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Challenging Retrospectives

One of the most powerful tools I’ve found for building strong teams has been running safe, regular, fun, challenging, personal and focussed retrospectives. Retrospectives are about the way the team is interacting and the way the work is being done, rather than the work itself. They are private, internal, and for the benefit of the team. I’ve already talked about making retrospectives safe and explained how regularity and fun are key.

So, you’ve built a foundation of safe, regular, and fun retrospectives. The habit is established, and the groundwork is laid to make progress, now it’s time to use that foundation to build something amazing. Throw off the limiting beliefs about what the team can achieve and challenge yourselves to be the best team you can be.

Retrospectives aren’t just about checking in and patting ourselves on the back when things go well, they are a tool for improvement both individually and as a team. If we don’t use the foundation we’ve built to challenge ourselves to be better, then we miss an opportunity.

Identifying things that haven’t gone well is usually straight forward. Having the tough conversations about why things haven’t gone well can be much harder and is very reliant on the safety that has already been built. The focus needs to be on “what can we do as a team to improve things in the next (insert time period here)”.

Talk about problems

Skirting around difficult questions does no one any favours, if issues are not dealt with then they fester until they emerge in more damaging ways. Using a retrospective board and a technique such as Stop, Start, Continue or Liked, Learned, Lacked with a voting mechanism  should allow the team to identify the big issues.

The facilitator’s job is to invite the conversation about those issues to be thorough and address the underlying problems. Ensure everyone gets chance to speak, there might be some that don’t see the problem in the same way, consensus isn’t necessarily the goal. A better understanding of the problem and how everyone approaches it might be a great result even if you don’t have an immediate answer.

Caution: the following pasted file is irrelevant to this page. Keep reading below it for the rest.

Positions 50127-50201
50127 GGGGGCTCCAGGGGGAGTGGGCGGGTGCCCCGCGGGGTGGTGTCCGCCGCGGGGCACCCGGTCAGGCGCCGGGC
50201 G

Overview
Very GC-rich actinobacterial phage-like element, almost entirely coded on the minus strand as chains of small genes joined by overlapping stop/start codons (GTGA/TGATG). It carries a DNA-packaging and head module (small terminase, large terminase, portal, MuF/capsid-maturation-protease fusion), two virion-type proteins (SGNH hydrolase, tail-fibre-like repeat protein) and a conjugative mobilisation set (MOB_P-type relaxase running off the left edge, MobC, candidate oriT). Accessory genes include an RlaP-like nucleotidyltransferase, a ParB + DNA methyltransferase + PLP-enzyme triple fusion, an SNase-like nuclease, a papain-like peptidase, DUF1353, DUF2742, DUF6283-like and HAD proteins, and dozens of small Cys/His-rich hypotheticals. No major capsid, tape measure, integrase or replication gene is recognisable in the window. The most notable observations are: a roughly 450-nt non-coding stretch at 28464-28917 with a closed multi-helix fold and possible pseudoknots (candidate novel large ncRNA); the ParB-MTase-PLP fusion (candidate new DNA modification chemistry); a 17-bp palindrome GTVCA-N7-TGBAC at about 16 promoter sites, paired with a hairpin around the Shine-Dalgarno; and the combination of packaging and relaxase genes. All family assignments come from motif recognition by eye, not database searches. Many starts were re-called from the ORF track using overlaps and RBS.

Focus on the Team - Avoid external blame

There can often be a temptation to blame external factors, systems and people outside the team’s direct control, for difficulties or poor performance. This can be counterproductive. Any time the retrospective includes references to “they” as in “they didn’t do their bit” or “they don’t get what we need from them”, it’s important to bring the conversation back to the team. We should aim to extend the retrospective prime directive to everyone in our organisations and assume they were doing their best. The question is what can the team do to effect the organisation around them. 

Strong teams should never be isolationist, they should seek to positively influence those around them. Open and transparent two-way communication can do a great deal of work to reduce the frustration with external factors. Famously, in his book “Turn the ship around” David Marquet introduced the mantra “There is no they on Santa Fe”. His submarine was called Santa Fe.

Agree actions

Inspection and adaption are the core tenants of any empirical system. If the rest of the retrospective is about inspecting the way the team is working, then the actions are the adaptations that the team will take to improve in the future. These should be captured and circulated. While the rest of the retrospective should be a private event, the actions should be communicated and committed to. We would often put retrospective actions onto the team’s backlog.

Example actions could include

  • Buy 2 extra licenses for the planning tools so that everyone that needs to, can see the board
  • Mike and Francis are going to pair up on the dashboard feature so they can both pass on their strength skills to the other.
  • Invite everyone from the marketing team to our next review so they have a better understanding of our progress and can feed into our future direction
  • Everyone agrees to be on time to the morning meeting and if you are not going to be there notify the group so that we all know how your work is progressing
  • Jo is going to run a 1 hour demo of the latest tools she has mastered in the analytics package we use
  • Arrange an out of work social for the team in the next month as we need to celebrate our progress over the last 4 months

About the author

Tom Styles

From over 20 years of crafting digital solutions in both the public and private sectors, Tom has a wealth of experience at delivery and leadership level. Tom’s passion for human-centred innovative use of technology and his ability to communicate with both a technical and business audience help maximise value from technology investments.

Tom blogs about agile, technology, and occasionally DJing or Ultimate Frisbee. 

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